The two men suspected of carrying out last week's deadly Boston Marathon bombing decided after authorities identified them to drive to New York and set off additional explosives in Times Square, New York City officials said on Thursday.
Their plan unraveled only when they realized that a Mercedes sports-utility vehicle they had hijacked on April 18 three days after the bombing did not have enough gasoline for the journey, Police Commissioner Ray Kelly said.
He said investigators learned of this plan while questioning the surviving suspect, 19-year-old Dzhokhar Tsarnaev, in his hospital bed in Boston. He has been recovering from his wounds there since being captured on Friday night after an all-day manhunt that shut down much of Boston.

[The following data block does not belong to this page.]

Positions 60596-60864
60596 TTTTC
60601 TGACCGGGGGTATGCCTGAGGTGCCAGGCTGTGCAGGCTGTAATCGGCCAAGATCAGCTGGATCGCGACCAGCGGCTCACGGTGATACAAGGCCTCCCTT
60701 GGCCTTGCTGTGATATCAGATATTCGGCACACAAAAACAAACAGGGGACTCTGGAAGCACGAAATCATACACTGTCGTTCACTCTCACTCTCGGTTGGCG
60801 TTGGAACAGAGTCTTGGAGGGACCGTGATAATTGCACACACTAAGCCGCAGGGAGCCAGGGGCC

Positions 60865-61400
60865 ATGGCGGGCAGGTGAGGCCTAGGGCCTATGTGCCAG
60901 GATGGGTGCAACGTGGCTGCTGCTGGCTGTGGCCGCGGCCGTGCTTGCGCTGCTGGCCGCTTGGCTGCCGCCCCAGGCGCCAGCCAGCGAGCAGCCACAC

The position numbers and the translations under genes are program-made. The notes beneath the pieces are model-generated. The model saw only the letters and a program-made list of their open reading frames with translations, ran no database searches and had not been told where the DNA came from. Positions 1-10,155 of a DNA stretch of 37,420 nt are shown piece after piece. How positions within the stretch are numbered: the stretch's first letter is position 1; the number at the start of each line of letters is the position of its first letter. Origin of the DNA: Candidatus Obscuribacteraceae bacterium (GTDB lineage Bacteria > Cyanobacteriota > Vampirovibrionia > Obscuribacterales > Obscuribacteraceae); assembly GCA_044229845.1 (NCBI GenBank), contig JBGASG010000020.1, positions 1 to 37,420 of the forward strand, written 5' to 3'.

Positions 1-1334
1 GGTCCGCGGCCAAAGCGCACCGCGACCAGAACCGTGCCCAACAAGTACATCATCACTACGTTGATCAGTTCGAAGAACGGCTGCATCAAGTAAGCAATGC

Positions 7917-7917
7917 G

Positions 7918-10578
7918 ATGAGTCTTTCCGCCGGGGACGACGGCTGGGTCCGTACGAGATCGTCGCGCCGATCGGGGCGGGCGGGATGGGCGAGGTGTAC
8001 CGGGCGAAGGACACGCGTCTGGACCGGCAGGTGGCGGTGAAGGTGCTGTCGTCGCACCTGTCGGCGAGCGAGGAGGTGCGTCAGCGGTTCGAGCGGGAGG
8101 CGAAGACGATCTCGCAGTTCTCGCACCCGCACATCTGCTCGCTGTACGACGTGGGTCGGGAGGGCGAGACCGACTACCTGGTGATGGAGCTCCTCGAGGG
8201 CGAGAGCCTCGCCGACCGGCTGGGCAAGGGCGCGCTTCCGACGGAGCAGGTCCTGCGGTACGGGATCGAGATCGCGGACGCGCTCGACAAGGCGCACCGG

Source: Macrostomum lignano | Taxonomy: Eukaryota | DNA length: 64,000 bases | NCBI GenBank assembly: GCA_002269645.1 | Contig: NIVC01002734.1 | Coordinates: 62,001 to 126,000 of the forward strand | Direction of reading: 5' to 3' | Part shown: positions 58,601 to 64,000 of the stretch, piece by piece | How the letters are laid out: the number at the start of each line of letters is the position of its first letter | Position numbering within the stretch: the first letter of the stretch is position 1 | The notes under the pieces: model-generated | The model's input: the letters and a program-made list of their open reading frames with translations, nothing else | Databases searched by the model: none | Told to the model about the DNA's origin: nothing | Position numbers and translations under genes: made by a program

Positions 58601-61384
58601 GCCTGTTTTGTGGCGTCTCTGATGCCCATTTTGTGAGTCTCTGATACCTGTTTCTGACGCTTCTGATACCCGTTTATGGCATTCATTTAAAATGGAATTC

"Questioning of Dzhokhar revealed that he and his brother decided spontaneously on Times Square as a target," Kelly said at a news conference with Mayor Michael Bloomberg. "They would drive to Times Square that same night.
"That plan, however, fell apart when they realized that the vehicle that they hijacked was low on gas and ordered the driver to stop at a nearby gas station.
At the time, the men still had six explosive devices, including a pressure-cooker bomb of the type used at the marathon and six pipe bombs, Kelly said.
When they stopped to fill up the vehicle, the driver of the car escaped. He alerted authorities and sparked a massive late-night car chase across the university town of Cambridge, where police said the brothers shot dead a Massachusetts Institute of Technology campus police officer.